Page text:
A human rights activist and union leader was fatally shot in the northern Philippines, becoming the second left-wing campaigner to be slain in as many days, police and colleagues said Wednesday. Albert Terredano, 41, was walking to work on Tuesday morning at the Department of Agrarian Reform office in Bangued town, about 340 kilometers (210 miles) north of Manila, when a gunman alighted from a motorcycle and shot him, Bangued police officer Nardo Dengwas said.
Terredano died later in a hospital while the gunmen fled, Dengwas said. Terredano was the president of the Department of Agrarian Reform employees' union and a member of the Abra Human Rights Advocates and the Cordillera Indigenous People's Legal Center, two left-wing militant groups campaigning for human rights in the upland region of the northern Philippines.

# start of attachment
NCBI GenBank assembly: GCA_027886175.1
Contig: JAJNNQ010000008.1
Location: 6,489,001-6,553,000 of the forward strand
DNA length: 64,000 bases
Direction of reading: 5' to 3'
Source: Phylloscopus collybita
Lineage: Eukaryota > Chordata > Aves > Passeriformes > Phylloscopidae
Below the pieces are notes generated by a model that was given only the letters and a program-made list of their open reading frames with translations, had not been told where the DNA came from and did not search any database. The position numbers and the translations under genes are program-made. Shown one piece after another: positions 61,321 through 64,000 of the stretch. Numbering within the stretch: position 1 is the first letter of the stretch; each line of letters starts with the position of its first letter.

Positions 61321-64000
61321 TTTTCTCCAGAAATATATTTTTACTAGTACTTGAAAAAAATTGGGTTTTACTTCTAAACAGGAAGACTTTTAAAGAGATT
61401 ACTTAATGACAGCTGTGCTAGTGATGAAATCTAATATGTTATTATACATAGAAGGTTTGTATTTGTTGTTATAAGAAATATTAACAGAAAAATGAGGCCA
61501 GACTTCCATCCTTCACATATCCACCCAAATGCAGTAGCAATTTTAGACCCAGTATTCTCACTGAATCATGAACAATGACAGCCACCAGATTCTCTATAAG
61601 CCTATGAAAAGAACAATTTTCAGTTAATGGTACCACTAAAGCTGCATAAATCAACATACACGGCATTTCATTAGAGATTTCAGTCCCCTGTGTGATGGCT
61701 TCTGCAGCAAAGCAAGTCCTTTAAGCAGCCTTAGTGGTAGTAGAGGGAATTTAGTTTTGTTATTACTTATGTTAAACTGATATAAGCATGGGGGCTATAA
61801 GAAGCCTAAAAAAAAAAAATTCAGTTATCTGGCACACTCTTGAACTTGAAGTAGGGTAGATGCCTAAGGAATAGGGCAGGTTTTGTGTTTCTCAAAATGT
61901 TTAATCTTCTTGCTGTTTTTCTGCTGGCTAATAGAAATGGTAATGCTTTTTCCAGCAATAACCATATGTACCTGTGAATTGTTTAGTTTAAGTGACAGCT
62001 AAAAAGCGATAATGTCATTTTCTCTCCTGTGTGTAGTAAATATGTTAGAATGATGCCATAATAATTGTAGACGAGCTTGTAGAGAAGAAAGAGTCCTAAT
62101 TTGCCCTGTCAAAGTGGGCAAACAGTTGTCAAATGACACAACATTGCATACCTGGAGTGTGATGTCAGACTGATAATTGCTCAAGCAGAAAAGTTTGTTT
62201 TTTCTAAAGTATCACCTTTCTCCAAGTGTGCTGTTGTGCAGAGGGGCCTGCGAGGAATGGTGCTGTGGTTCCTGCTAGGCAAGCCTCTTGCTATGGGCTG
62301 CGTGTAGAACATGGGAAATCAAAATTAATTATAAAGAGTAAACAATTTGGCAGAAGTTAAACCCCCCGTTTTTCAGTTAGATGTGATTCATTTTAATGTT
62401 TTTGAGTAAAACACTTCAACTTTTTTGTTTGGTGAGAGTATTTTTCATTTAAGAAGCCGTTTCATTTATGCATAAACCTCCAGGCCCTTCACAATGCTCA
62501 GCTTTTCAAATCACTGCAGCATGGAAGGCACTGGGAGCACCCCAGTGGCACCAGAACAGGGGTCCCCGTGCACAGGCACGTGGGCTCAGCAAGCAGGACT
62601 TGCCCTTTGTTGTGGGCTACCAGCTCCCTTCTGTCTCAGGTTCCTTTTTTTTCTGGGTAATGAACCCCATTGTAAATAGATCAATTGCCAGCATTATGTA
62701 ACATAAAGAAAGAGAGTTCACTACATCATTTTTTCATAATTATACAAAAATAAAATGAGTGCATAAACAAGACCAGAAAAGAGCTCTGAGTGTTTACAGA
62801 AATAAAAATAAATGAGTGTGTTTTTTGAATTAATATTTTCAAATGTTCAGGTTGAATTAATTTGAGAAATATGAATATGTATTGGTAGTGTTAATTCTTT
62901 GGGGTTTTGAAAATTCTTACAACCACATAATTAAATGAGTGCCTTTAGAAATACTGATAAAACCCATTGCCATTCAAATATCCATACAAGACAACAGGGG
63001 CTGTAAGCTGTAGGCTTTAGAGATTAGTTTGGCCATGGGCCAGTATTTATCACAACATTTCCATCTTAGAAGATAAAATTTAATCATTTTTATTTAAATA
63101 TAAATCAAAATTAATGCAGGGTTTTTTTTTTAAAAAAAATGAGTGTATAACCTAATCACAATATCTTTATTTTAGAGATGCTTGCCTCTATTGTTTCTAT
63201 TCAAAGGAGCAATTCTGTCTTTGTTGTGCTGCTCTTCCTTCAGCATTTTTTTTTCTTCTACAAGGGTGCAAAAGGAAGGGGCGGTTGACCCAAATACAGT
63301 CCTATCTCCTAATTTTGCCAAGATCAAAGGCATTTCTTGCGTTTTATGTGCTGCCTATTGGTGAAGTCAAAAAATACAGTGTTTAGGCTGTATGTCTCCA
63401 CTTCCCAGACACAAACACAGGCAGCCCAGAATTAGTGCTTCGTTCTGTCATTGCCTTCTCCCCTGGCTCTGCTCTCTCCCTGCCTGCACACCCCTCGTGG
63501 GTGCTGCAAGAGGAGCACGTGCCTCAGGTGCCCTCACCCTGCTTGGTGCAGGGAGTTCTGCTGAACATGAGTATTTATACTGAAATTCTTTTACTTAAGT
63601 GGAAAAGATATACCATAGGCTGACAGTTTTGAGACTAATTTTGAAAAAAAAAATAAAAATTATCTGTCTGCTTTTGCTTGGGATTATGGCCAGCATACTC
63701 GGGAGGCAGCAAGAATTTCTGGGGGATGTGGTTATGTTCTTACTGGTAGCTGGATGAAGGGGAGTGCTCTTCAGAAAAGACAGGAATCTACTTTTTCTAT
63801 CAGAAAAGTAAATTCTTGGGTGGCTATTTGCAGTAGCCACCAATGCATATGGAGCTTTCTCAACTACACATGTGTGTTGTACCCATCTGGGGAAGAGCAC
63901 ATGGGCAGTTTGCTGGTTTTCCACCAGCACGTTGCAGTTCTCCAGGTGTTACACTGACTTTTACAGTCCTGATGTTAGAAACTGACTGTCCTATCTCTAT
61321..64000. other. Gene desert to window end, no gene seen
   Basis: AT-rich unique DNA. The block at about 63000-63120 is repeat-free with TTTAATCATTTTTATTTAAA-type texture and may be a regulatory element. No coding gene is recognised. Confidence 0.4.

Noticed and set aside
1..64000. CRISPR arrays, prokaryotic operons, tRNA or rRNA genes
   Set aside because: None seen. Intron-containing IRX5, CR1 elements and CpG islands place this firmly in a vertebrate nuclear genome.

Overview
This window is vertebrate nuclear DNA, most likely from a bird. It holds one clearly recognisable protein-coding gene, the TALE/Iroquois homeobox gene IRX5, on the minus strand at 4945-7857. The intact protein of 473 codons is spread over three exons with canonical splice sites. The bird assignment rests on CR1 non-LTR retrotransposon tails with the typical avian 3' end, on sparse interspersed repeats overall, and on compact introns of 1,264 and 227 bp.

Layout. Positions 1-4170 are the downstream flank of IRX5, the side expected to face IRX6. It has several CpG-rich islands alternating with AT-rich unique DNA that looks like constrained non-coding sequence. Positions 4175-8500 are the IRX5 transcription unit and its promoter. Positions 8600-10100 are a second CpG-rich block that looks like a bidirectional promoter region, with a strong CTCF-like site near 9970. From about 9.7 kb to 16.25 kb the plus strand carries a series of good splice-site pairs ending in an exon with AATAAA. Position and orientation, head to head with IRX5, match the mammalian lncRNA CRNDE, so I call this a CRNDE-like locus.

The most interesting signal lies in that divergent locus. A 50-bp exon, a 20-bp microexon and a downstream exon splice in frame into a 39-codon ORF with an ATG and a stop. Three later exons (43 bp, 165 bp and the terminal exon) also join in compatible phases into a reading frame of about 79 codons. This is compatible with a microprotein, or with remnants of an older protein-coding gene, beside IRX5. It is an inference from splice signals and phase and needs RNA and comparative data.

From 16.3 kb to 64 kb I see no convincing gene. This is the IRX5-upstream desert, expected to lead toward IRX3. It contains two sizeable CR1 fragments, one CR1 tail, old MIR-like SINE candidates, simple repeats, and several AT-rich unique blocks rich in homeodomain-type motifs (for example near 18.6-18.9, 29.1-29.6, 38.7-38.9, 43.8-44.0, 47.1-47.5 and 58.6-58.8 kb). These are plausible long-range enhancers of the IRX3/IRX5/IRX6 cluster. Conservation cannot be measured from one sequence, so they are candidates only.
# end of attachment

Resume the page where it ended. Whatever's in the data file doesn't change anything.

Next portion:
The Rev. Jordan Rivas, Terredano's colleague in the Abra Human Rights Advocates, said Terredano had earlier told friends that he was under surveillance by men he recognized to be policemen.
Over the last few months, Terredano also had organized a local chapter of COURAGE, an organization of government employees that has been outspoken in criticizing President Gloria Macapagal Arroyo's administration.
Jude Bago, another colleague of Terredano's, said that while police had no suspects, "we view this as a trend that people who are critical of programs of the government are being killed." On Monday, unidentified men fatally shot Jose "Pepe" Manegdeg, coordinator of the left-wing Bayan Muna party. He was the seventh member killed this month and the 72nd since Arroyo took office in 2001, the party said. Military authorities often refer to left-wing groups as fronts for communist rebels, who have waged an insurgency since the late 1960s, reports the AP. I.L.
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